AVL. We use it all the time. Fly AVL. FlyAVL.com. Facebook.com/FlyAVL. @FlyAVLnow on Twitter. You probably know that AVL has something to do with the airport, and you see it on your bag tag, but what does AVL really mean? What’s an “AVL”?
AVL is our airport’s identification code. All airports are known in aviation, largely, by their code. Airports are assigned codes by the International Air Transport Association (IATA) and the International Civil Aviation Organization (ICAO). In the United States, the Federal Aviation Administration also assigns or acknowledges a code as an airport’s location identifier. These codes are used for many purposes, from flight planning to record keeping.
IATA codes are three characters in length and ICAO codes are four characters, with the first being a country or region identifier. Most U.S. airport codes begin with the letter K, Canadian airports the letter C, Europe the letter E and so on. In Asheville’s case, our codes are AVL and KAVL, respectively. The picture below shows every region around the world and its corresponding prefix under ICAO standards.
Generally, airlines use the IATA codes to identify airports when presenting them in public places; like their websites and reservation systems. The ICAO codes are used for navigation and flight planning purposes. This probably has to do with the fact that most IATA codes are common-sense oriented, whereas ICAO codes are less straight forward, especially in other countries.
Internationally, it’s normal for an airport’s IATA and ICAO codes to be completely different from one other. London Heathrow is known to IATA as LHR (which most frequent travers are familiar with) and to ICAO as EGLL. Charles De Gaulle airport in Paris is known as CDG to IATA and LFPG to ICAO. If you happened to fly to Charles De Gaulle, your ticket and baggage tag would say CDG, but the flight plan would be filed with “LFPG” as the destination. The IATA codes are often very easy to associate with the name of the airport. Many frequent travelers can quickly make sense of codes like LHR, CDG, FRA, AMS, and so on. Their ICAO counterparts of EGLL, LFPG, EDDF, EHAM… not so much.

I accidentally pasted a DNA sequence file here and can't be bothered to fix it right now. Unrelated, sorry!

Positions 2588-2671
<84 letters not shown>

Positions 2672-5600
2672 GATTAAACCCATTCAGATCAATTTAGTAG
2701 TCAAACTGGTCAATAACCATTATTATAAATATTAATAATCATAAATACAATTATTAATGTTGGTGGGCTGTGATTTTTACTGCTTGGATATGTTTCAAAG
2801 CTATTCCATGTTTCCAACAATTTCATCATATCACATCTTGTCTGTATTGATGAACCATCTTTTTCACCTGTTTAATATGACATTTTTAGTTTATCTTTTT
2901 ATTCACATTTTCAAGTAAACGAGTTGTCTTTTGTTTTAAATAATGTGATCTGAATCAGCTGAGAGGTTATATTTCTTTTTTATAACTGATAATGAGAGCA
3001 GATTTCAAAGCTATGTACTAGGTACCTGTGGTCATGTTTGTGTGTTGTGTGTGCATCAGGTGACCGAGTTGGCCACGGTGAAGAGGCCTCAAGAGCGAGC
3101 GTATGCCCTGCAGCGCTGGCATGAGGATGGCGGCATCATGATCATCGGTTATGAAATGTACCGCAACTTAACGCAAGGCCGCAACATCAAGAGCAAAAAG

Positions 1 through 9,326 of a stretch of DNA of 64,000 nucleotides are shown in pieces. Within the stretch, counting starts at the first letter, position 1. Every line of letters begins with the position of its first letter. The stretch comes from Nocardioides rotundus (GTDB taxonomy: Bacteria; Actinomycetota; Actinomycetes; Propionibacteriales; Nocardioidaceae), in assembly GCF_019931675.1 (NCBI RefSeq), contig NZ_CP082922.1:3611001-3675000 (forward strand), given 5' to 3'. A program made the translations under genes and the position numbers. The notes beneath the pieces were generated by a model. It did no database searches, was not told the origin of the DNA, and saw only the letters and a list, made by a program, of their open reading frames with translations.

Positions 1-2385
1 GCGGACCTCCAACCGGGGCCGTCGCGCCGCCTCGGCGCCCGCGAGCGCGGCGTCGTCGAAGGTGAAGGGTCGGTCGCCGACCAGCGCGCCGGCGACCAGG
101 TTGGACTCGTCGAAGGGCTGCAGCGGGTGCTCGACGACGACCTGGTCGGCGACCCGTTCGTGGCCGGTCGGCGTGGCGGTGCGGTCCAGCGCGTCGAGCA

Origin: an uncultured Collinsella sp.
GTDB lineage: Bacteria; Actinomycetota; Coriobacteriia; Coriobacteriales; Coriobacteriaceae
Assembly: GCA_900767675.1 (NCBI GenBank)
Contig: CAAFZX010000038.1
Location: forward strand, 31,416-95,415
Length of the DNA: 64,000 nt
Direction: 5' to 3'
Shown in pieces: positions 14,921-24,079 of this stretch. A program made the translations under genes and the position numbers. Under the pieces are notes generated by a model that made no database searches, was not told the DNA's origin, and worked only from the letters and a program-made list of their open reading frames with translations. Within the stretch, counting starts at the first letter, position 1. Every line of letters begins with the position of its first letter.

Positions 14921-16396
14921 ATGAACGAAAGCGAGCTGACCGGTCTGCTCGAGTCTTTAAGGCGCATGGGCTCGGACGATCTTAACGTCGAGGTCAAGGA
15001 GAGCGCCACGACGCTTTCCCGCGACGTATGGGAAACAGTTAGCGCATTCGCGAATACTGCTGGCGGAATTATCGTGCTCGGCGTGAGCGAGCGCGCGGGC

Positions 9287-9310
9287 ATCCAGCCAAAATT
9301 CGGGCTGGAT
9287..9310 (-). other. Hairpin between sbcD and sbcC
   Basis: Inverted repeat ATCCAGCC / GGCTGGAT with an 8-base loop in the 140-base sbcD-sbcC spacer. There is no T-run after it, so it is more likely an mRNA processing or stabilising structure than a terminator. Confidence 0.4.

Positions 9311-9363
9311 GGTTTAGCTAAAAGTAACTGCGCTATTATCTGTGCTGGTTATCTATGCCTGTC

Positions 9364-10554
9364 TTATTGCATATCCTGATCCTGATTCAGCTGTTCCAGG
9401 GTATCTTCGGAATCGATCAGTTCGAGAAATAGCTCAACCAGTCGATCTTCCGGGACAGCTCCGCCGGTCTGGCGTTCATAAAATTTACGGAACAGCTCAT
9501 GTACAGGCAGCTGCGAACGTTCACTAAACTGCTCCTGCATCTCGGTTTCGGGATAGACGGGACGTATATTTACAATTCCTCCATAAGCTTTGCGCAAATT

In the U.S., most airports’ IATA and ICAO codes are the same, with the exception that the ICAO code adds the “K” at the beginning. There are rare exceptions, though, such as the Branson airport, which is known by IATA as BKG and ICAO as KBBG. There are a fair number of exceptions, each with its own interesting story that often ties a seemingly bizarre code back to its original meaning.
Chicago O’Hare bears the code ORD, as the site of the airport used to be known as Orchard Field. New Orleans is known as MSY, for the Moisant Stock Yards that used to occupy that airport’s location. Some western airports such as Los Angeles, Phoenix, and Portland simply added an “X” to their existing weather station codes, leaving us with LAX, PHX and PDX respectively. Cincinnati uses CVG, as the airport sits in Covington, Kentucky and Louisville is known as SDF, derived from the airport’s original name, “Standiford Field.”
The next time you pick up your luggage from baggage claim, take a look at the codes on the tag. Odds are, you’ll recognize what you see, but you just might discover a new one. There are also a handful of websites (like this one) that tell some of the interesting stories about the origins of specific airport codes.
While we’re on the subject, here’s a useful tip every traveler should know: When you’re booking travel online, you can generally enter the airport code in the “departure city” and “arrival city” fields to speed your search process — if you know the codes! We might be biased, but we think the most important one you need to know is AVL!